The absolute bioavailability of calcitonin salmon is approximately 66% and 71% after intramuscular or subcutaneous injection, respectively. After subcutaneous administration, peak plasma levels are reached in approximately 23 minutes. The terminal half-life is approximately 58 minutes for intramuscular administration and 59 to 64 minutes for subcutaneous administration. The apparent volume of distribution is 0.15 to 0.3 L/kg.
The incidence of pituitary adenomas was increased in rats after one and two years of subcutaneous exposure to synthetic calcitonin salmon. The significance of this finding to humans is unknown because pituitary adenomas are very common in rats as they age, the pituitary adenomas did not transform into metastatic tumors, there were no other clear treatment-related neoplasms, and synthetic calcitonin salmon related neoplasms were not observed in mice after two years of dosing.
The only clear neoplastic finding in rats dosed subcutaneously with calcitonin salmon was an increase in the incidence of pituitary adenomas in male Fisher 344 rats and female Sprague Dawley rats after one year of dosing and male Sprague Dawley rats dosed for one and two years. In female Sprague Dawley rats, the incidence of pituitary adenomas after two years was high in all treatment groups (between 80% and 92% including the control groups) such that a treatment-related effect could not be distinguished from natural background incidence. The lowest dose in male Sprague Dawley rats that developed an increased incidence of pituitary adenomas after two years of dosing (1.7 International Units/kg/day) is approximately 1/6th of the maximum recommended subcutaneous dose in humans (100 International Units/day) based on body surface area conversion between rats and humans. The findings suggest that calcitonin salmon reduced the latency period for development of non-functioning pituitary adenomas.
No carcinogenicity potential was evident in male or female mice dosed subcutaneously for two years with synthetic calcitonin salmon at doses up to 800 International Units/kg/day. The 800 International Units/kg/day dose is approximately 39 times the maximum recommended subcutaneous dose in humans (100 International Units/day) based on body surface area conversion between mice and humans.
Synthetic calcitonin salmon tested negative for mutagenicity using Salmonella typhimurium (5 strains) and Escherichia coli (2 strains), with and without rat liver metabolic activation, and was not clastogenic in a chromosome aberration test in Chinese Hamster V79 cells. There was no evidence that calcitonin salmon was clastogenic in the in vivo mouse micronucleus test.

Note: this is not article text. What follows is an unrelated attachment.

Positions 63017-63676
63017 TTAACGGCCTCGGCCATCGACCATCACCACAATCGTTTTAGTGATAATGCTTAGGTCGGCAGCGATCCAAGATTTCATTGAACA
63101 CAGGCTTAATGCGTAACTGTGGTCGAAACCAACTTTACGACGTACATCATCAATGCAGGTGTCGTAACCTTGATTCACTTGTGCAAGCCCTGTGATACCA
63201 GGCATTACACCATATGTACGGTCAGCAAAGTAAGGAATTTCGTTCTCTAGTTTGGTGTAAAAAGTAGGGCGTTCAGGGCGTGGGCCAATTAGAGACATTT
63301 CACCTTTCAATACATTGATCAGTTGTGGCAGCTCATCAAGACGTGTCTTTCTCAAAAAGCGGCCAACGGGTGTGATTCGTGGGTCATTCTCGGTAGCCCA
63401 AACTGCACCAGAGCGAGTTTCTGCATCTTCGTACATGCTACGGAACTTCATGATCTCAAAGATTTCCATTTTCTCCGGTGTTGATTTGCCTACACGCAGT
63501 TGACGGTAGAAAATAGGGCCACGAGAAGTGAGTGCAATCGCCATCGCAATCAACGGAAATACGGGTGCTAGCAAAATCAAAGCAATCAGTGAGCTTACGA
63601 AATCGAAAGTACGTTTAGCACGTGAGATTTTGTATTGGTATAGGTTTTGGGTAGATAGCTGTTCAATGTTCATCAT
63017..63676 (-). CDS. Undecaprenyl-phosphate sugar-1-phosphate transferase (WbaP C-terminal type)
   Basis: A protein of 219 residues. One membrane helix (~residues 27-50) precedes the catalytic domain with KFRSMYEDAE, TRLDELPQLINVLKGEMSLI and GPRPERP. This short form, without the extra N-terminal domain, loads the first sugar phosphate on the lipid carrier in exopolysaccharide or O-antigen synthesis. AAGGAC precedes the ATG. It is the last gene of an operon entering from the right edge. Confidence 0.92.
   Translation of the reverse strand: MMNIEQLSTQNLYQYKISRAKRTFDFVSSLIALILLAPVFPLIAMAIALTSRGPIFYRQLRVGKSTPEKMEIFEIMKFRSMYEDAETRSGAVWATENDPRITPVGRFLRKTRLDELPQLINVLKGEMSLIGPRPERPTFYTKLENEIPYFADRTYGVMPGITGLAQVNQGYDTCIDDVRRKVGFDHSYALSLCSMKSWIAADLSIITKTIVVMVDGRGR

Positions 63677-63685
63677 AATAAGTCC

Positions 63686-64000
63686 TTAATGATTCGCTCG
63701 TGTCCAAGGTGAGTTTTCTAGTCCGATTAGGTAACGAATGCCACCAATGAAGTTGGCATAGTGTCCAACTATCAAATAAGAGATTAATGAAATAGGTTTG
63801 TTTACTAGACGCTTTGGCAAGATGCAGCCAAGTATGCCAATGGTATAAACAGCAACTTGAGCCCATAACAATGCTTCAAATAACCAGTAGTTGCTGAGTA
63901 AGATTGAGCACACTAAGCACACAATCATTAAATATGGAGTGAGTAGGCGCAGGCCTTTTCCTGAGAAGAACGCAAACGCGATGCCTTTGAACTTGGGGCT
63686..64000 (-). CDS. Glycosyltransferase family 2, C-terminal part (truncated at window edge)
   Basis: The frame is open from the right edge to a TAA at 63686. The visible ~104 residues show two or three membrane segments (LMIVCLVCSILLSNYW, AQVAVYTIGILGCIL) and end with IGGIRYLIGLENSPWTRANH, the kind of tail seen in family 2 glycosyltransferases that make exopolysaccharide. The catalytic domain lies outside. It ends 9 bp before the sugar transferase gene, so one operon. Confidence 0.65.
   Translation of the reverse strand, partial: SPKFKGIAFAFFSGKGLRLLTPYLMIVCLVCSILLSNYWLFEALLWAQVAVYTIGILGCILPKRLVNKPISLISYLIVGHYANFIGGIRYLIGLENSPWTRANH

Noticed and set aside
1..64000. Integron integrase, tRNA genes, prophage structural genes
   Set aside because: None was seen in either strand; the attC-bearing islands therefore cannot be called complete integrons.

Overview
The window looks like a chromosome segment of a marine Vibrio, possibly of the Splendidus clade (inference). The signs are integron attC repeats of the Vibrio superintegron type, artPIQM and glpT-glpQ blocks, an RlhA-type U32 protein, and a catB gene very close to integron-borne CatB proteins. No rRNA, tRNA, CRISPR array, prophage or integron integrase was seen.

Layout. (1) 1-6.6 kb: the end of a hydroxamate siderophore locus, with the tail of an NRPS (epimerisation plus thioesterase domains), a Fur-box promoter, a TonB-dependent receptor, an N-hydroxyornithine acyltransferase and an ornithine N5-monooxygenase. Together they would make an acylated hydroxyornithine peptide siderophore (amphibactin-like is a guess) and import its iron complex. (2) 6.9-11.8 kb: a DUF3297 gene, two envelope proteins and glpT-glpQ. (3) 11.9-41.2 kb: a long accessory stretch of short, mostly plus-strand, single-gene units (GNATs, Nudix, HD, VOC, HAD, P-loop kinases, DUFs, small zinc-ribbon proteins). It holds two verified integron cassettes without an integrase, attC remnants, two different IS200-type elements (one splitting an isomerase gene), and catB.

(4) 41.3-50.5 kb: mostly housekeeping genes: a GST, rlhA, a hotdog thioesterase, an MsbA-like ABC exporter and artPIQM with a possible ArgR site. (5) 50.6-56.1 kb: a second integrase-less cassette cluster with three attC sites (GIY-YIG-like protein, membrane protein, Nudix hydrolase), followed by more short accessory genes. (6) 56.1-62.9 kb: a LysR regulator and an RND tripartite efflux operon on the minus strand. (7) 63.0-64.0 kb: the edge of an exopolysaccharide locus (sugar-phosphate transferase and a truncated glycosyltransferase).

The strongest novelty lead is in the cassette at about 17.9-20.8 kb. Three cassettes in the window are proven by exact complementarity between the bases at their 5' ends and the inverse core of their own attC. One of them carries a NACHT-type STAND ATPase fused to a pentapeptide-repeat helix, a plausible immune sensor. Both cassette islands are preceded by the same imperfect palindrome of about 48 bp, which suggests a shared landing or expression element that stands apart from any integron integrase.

The trials used for the basis of approval for calcitonin salmon injection for treatment of Paget’s disease of bone were conducted in patients with moderate to severe disease characterized by polyostotic involvement with elevated serum alkaline phosphatase and urinary hydroxyproline excretion. In open-label clinical trials of several months to two years duration with historical controls, biochemical abnormalities were substantially improved (more than 30% reduction) in about 2/3 of patients studied and bone pain was improved in a similar fraction. A small number of documented instances of reversal of neurologic deficits have occurred, including improvement in the basilar compression syndrome, and improvement of spinal cord and spinal nerve lesions. There is too little experience to predict the likelihood of improvement of any given neurologic lesion. Hearing loss is improved infrequently (4 of 29 patients studied by audiometry). Patients with increased cardiac output due to extensive Paget’s disease of bone have had measured decreases in cardiac output while receiving calcitonin salmon. The number of treated patients in this category is too small to predict how likely such a result will be.
There is no evidence that the prophylactic use of calcitonin salmon is beneficial in asymptomatic patients.